IBM, Sun Microsystems and a cabal of other vendors last week donated Extensible Markup Language (XML) utilities to the Apache open-source fold, bolstering the options available to developers who want to build new features into their applications.
Noted as a key standard to allow Web applications to interchange data, XML continues to gain support in the industry. The Apache Software Foundation acts as the repository for Apache's open-source code. Its president, Brian Behlendorf, said the US-based organisation's aim is broader than merely adding XML support to the Apache Web server.
`There's been a lot of activity in the open-source community around XML,' he said. `What we wanted to do was combine the best of all worlds and build a set of reference libraries, parsers and applications around XML - the idea being that we could help enforce the XML standards process by saying, 'Here's a common tool set everyone can use'.'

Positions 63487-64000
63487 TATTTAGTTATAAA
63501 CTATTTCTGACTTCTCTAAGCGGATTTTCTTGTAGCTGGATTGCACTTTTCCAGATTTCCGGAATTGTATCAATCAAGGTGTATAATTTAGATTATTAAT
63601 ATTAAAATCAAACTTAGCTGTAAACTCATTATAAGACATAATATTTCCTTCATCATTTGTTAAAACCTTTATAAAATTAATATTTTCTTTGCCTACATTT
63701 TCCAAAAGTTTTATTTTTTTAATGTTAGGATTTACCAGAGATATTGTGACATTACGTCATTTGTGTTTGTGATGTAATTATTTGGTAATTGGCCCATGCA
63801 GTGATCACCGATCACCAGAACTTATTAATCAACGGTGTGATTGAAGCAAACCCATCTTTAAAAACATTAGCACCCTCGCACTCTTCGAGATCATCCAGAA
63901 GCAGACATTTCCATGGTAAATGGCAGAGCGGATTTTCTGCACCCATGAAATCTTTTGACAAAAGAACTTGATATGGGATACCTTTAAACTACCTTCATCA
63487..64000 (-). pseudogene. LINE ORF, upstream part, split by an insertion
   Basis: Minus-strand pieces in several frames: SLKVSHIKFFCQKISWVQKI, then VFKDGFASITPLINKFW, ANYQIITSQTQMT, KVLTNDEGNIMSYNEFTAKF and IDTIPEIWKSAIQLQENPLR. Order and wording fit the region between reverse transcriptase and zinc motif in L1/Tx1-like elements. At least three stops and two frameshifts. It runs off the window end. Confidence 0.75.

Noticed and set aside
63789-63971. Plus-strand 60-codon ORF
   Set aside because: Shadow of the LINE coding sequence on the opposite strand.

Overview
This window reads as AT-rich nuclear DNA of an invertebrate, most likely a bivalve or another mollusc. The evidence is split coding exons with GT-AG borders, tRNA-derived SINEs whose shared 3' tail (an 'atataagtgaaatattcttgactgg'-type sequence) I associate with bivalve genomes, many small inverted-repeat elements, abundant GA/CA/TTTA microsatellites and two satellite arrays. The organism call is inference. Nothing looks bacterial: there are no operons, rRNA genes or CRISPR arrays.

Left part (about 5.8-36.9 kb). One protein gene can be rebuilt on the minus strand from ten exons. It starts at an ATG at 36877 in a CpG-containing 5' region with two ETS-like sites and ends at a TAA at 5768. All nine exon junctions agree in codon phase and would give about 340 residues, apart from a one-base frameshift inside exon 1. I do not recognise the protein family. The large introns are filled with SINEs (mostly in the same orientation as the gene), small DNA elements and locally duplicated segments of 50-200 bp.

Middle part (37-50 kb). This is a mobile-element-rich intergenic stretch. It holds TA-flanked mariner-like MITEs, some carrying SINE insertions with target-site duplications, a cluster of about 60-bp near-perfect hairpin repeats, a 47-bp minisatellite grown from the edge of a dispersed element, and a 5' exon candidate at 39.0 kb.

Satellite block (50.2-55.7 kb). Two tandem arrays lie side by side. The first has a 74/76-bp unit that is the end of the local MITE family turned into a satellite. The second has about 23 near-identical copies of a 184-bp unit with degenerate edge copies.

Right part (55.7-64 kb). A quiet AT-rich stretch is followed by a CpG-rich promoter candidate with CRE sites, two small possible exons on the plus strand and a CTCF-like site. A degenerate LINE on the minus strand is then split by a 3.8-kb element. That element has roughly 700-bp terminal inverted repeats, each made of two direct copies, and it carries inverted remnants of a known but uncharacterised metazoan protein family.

IBM and Sun contributed XML parsing utilities, while Lotus Development donated its Extensible StyleSheet Language transformation engine for translating between XML documents and other documents. Three more US-based software vendors, DataChannel, Bowstreet Software and Exoffice Technologies, gave XML data-access, formatting and printing utilities, respectively.
By donating the new code offerings, vendors hope to curry the favour of Apache developers as XML usage grows, analysts said.
`This is a very serious battle for developer hearts and minds,' said Martin Marshall, an industry analyst at Zona Research. `The issue still being debated over XML is, how vendor-neutral is it? It appears that proprietary paths are appearing.'
Phil Costa, an analyst at US-based Giga Information Group, noted that the open-source XML parsers had already been available.
`Given that Apache is the most prevalent server on the Internet, it's sort of an obvious direction for [the Apache Software Foundation], to incorporate XML as part of that [Web environment],' Costa said.